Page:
You can use this 4-step approach to guide you. It can also be used as a training tool for members of your investigation team.
Step 1 – Preserve and Document the Scene
After you have verified the scene is safe and victims are being care for, the first step in the investigation is to secure the incident site to prevent evidence from being moved, altered, or tampered with.
- If evidence goes missing or is messed with – you are going to miss out on important clues on what caused the event.
- Use cones, tape, or barriers to physically block off the scene.
- You can use photos or videos to preserve and document the scene.
Document the incident facts:
- Date and time of incident
- Name/s of the injured
- Injury description
- Date, time, and location of incident
Step 2 – Collect Information
Collecting information of events leading up to the incident, the incident itself, and other important information is necessary to establish a timeline, identify victims and witnesses, and begin to uncover the initial and root causes of the incident.
One of the primary ways to gather information is to interview witnesses and the victim/s. The sooner a witness or victim is interviewed, the more accurate and candid his/her statement will be.
Set the interviewee at ease:
- Clearly state the purpose of the investigation and interview – to learn how to prevent future incidents and notto blame any one person.
- Interview witnesses separately – as least initially. A witness might say more if they aren’t in the same room as their supervisor, co-worker, or the victim. The same is true for when you interview the victim.
- Let employee know they have a right to have employee representative (e.g., labor representative) present, if available/appropriate.
- Conduct interviews in a quiet space, although in some cases, it might make sense to interview someone at the scene of the incident. It might help them explain something better, jog their memory, or help you both put questions and responses in context.
Now you’re ready to begin the interview.
- Ask the individual to recount their version of what happened and don’t interrupt them.
- Take notes and/or record the responses; interviewee must give permission prior to being recorded.
- Have paper and pen/pencil available for interviewee.
- Ask clarifying questions to fill in missing information; repeat back to the interviewees the information obtained; and correct any inconsistencies.
- Ask the individual what they think could have prevented the incident.
In addition to interviews, other sources of helpful information include:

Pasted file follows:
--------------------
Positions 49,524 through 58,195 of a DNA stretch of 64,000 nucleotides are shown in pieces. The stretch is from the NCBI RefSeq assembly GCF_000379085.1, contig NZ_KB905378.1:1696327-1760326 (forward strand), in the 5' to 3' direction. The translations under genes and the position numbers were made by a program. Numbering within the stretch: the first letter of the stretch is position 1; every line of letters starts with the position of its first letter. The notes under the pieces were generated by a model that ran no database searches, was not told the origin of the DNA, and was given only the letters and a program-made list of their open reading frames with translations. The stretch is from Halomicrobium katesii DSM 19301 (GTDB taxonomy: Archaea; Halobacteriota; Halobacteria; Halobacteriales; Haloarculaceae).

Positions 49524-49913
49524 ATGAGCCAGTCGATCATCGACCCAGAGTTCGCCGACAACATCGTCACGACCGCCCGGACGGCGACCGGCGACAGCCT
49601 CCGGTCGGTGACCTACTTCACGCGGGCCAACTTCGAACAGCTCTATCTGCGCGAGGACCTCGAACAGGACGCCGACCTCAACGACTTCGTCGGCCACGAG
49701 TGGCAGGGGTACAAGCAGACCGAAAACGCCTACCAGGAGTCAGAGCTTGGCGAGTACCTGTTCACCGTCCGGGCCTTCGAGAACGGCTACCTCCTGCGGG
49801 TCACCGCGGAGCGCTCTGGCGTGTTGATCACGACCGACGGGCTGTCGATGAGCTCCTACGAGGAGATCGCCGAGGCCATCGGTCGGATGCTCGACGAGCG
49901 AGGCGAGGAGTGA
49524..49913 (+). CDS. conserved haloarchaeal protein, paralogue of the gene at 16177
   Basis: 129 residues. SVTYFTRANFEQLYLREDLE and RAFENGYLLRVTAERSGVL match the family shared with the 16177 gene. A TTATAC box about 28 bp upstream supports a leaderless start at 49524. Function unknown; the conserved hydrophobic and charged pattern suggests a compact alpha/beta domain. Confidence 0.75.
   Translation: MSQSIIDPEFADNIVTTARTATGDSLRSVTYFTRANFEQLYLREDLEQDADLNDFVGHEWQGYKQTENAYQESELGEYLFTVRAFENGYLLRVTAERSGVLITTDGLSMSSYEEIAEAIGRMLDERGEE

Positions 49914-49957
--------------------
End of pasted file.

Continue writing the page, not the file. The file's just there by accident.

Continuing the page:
- Equipment manuals
- Industry guidance documents
- Company policies and records
- Maintenance schedules, records and logs
- Training records (including communication to employees)
- Audit and follow‐up reports
- Enforcement policies and records
- Previous corrective action recommendations
Step 3 – Determine the Root Causes
The root causes are the underlying reasons why the incident occurred. Root causes generally reflect management, design, planning, organizational and/or operational failings (e.g., employees were not trained adequately; a damaged guard had not been repaired).
If you truly want to prevent a repeat of an incident, you must go beyond the easy surface causes – “worker was careless” or “employee didn’t follow the SOP.” Focusing on the easy causes is a lazy way out and it won’t get you the answers you need to put meaningful corrective actions in place.
Remember: Investigations are not effective if they are focused on finding who to blame because they will stop at the initial incident and stop short of discovering the root causes.
Step 4 – Implement Corrective Actions
Your investigation isn’t done until all the underlying causes of the incident have been identified and corrective actions are in place.
Some of the corrective actions will be quick and easy fixes; others may take more time and planning. Some may be specific and address a root cause directly and others may be sweeping improvements to the safety program in general.
Regardless, it is important that you communicate the corrective actions throughout the workplace. Employees pay attention to what management pays attention to and what management ignores. If you ignore incidents or don’t follow through on corrective actions your employees will get the message loud and clear. Employee safety isn’t valued.
So, take time to develop appropriate corrective actions and manage them through to completion.